Due to the smoke, "we can't see when we go into a real house fire," Fisher said. "It can be a little scary."
To begin battling a blaze, firefighters first attack with a handline, which are the large water hoses used in a fire. One boy in the crowd said he could be a firefighter because he knows how to use a hose. Handlines have much more pressure than a regular hose, though, and generally take two full-grown people to control, Fisher said.
House numbers are also an important part of fire safety, Fisher said. When firefighters are on a call, they need to be able to see the numbers on the houses in order to find the fire.
"Big numbers, too, so we can see it from a ways away," said Assistant Chief Tom Lanning.
Though firefighters go through a lot of training and procedures, Lanning said giving the kids the added education in fire safety is a great experience.
"It's the best part of it," he said. "We see enough bad stuff."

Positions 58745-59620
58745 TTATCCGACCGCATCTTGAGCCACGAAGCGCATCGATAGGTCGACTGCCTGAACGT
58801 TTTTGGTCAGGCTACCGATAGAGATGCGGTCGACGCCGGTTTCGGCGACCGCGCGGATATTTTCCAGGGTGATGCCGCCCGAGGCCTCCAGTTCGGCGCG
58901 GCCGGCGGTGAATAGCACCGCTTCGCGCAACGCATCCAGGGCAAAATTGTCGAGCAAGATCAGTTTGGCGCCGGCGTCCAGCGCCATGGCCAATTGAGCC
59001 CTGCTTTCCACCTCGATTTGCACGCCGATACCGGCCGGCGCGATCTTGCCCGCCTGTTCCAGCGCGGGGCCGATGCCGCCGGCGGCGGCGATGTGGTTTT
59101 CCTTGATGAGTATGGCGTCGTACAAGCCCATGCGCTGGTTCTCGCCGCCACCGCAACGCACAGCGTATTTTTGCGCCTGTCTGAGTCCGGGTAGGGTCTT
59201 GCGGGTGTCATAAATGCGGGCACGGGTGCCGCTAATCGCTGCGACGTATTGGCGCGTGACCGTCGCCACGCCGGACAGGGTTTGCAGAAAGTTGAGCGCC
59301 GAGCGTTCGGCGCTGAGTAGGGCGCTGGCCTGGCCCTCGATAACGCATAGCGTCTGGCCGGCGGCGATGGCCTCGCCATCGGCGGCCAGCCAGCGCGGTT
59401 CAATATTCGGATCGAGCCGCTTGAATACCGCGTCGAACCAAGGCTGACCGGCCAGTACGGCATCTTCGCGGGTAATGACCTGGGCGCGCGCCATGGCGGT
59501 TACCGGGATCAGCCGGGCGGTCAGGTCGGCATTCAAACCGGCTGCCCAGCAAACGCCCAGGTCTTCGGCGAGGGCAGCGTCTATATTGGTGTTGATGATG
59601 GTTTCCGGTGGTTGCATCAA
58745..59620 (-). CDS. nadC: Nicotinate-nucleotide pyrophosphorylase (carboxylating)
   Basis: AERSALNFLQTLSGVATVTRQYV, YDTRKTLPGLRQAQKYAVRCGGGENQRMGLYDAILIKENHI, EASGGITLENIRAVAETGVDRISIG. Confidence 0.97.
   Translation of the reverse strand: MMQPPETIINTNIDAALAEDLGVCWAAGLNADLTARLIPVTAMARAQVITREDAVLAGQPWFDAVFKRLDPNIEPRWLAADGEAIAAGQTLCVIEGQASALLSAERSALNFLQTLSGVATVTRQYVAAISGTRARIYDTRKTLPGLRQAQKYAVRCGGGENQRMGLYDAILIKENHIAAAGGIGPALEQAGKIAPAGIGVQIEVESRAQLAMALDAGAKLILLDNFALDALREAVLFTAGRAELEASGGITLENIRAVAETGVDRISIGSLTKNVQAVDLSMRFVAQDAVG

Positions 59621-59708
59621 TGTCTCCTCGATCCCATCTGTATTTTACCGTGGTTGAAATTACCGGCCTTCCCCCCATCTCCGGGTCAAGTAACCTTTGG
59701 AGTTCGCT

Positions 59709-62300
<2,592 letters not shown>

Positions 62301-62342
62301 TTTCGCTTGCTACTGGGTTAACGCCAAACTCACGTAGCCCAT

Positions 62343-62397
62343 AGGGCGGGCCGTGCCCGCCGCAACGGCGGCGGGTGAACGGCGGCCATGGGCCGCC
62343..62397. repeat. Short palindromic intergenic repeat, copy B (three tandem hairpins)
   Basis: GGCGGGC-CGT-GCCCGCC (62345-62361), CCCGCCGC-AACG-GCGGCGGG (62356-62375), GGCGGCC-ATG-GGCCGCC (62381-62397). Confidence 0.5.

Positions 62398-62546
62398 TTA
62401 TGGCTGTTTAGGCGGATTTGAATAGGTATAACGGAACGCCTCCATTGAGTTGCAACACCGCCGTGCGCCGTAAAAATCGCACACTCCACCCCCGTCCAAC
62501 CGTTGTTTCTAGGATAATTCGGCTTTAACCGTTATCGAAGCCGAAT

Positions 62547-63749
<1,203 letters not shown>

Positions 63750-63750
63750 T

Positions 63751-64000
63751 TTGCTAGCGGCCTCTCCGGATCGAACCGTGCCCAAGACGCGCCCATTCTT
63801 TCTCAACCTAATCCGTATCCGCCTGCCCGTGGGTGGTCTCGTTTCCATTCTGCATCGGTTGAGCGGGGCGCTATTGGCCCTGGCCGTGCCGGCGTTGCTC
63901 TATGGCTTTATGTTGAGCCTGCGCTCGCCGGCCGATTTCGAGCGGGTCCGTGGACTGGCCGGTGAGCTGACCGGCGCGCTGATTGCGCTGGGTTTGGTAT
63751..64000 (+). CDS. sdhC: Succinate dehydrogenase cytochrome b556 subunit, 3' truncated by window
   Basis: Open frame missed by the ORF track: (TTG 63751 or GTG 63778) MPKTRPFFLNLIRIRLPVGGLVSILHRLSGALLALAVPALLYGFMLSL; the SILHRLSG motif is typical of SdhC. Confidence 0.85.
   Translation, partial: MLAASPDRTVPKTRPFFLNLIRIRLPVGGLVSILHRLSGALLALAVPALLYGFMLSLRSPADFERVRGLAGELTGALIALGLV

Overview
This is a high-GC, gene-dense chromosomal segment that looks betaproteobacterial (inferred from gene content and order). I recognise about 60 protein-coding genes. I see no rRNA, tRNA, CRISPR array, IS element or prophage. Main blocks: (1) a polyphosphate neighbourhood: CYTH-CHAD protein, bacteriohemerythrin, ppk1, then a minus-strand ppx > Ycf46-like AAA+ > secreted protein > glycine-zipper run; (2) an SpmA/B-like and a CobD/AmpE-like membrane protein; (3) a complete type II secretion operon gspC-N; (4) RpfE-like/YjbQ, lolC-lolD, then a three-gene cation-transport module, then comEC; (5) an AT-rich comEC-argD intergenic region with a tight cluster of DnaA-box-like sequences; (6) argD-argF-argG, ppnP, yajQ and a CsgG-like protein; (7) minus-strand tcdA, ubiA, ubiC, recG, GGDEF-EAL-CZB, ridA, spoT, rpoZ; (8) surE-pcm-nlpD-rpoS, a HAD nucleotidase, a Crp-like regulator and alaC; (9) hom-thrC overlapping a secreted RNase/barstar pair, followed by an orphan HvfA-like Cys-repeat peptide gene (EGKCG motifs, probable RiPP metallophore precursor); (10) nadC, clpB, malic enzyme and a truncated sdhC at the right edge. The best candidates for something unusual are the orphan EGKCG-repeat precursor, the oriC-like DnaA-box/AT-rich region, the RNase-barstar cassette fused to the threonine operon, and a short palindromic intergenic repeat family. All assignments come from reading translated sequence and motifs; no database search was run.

Going to the schools allows the crew to give each student an idea of what firefighters do on a regular basis and show them what firefighters look like in their gear so the kids aren't afraid of them.
"Don't be scared of them. They're there to help you," Wiley told the children.
The firefighters also demonstrated throughout the day how to use a thermal imaging camera that they carry on the truck with them.
"If a firefighter is down, it's out job to go in and get them," Lanning said. "We have one in our possession that we got four or five years ago."
The cameras are used to detect body heat so the firefighters know where a person or fellow firefighter is in a blaze. The cameras also pick up latent body heat images, or the heat left in a spot after something warm has been removed from the area.
On average, the cameras cost between $10,000 and $12,000, and though grant opportunities are available to purchase additional equipment, the department holds several pancake breakfasts in a year to help with finances.
The department also continually takes auxiliary members and welcomes additional firefighters to join the crew. Firefighter Josh Calley recently completed Firefighter I training, which includes 120 hours of training at the state level. He will now go through the Marcellus Fire Department's training.
"We are always looking for people to join," Lanning said.